Date: Wed, 6 Sep 2000 13:51:41 -0500
From: Bill
Subject: roma


And the story is the same in Romania, Czech and Slovak Republic. In the Czech Republic they built a wall down the middle of the street to keep the the Roma away from the good Czechs. Reminds you of Alabama in the 1950s.

Budapest Sun

Roma Department Counter Prejudices

LJUBLJANA, Sep 6, 2000 -- (Budapest Sun) The Ministry of Education is considering withdrawing textbooks that are claimed to house racist information regarding the Roma community in Hungary.

One book claims that many Roma, "were unable to and did not even want to adapt to a civilized European way of life," and, "the life of Romany is marked by crime".

Education Ministry official Lajos Aary-Tamás said, "The Ministry might scrap such books from the official list of schools if they prove to be prejudiced."

Material deemed to be racist is to be given to experts and Roma organizations for examination. One such book was published two years ago and the Ministry is worried that the literature perpetrates the prejudices against Roma that have currently been cited in Hungary.

The Education Ministry is aware that the Hungarian public is ill informed and uneducated in the culture of Hungarian Roma.

Zoltán Pokorni, Minister of Education, said that schoolteachers are not sufficiently aware of the Roma traditions and announced that the college of Eger (Northeastern Hungary) will start a course in September 2001 that will specialize in Romany studies.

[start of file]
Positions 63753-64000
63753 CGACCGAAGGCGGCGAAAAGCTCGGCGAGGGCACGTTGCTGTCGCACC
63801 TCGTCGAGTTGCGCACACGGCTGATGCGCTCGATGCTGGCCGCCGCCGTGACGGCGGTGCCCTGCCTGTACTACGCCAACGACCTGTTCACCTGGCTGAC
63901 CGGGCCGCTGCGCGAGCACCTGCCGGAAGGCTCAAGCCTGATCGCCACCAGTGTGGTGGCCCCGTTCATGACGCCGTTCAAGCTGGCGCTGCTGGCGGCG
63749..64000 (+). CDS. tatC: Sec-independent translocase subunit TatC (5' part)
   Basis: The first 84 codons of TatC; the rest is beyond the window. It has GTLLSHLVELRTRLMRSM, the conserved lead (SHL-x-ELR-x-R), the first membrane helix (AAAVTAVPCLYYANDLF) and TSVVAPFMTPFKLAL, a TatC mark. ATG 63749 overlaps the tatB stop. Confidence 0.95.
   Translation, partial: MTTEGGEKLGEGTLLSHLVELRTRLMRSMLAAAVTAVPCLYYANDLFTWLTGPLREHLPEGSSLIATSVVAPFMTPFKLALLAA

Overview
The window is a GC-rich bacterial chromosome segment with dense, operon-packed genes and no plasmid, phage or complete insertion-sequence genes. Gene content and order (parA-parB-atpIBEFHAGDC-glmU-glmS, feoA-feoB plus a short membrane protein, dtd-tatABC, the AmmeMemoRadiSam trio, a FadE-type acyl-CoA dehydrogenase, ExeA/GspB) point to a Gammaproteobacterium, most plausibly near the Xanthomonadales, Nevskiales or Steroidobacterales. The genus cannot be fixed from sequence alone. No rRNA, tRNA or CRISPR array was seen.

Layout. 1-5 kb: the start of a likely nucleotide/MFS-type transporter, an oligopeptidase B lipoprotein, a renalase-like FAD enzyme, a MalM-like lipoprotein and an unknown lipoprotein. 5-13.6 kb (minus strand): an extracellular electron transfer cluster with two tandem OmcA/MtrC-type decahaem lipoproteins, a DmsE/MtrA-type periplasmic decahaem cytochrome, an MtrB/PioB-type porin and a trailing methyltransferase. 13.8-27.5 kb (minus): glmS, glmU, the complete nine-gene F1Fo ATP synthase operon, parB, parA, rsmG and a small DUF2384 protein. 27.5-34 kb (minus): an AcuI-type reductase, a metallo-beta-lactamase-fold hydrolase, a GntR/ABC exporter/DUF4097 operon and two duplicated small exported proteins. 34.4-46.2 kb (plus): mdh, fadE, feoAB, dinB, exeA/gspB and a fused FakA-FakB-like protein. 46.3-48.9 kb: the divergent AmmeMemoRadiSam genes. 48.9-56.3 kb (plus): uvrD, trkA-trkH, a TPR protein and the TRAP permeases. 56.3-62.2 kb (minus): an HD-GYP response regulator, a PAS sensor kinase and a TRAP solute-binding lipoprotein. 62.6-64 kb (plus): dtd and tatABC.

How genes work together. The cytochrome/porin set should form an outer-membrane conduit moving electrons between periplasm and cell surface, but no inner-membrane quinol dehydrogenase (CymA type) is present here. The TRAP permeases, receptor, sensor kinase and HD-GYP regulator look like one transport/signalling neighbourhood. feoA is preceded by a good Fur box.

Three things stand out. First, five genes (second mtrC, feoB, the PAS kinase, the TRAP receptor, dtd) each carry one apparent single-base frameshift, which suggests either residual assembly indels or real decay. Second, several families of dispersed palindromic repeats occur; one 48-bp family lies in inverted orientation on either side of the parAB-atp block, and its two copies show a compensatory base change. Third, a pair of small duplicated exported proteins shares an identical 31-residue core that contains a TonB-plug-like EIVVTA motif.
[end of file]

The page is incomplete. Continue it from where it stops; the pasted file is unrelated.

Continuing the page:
The Government recently drafted a Ft4 billion (USD 13.9 million) Roma program that included training and educational funds, but the strong and often negative feelings towards Romany is widespread. Pˇter Harrach, Minister of Social and Family Affairs, recently said the Government had done more to help the Roma than the Roma had done to help themselves.

Orbán then added to Harrack's remarks, in relation to the current exodus of Roma to France who say they are being politically persecuted, by saying the Hungarian Roma should try to learn and work more.

According to the Educational Ministry, 30 percent of Roma children remain in school until the age of 14 and every third Roma child at school grows up in a home environment where both families are unemployed.

On Kronika, a daily Hungarian news radio program, the village of Bogács (northeastern Hungary) was cited as having a primary school where Roma school children were opens discriminated against.

The Roma children were isolated from white Hungarian children and were not allowed to drink water from the same glass, according to the report.

The school's headmaster refused to confirm or deny the broadcast.

(C) 2000 Budapest Sun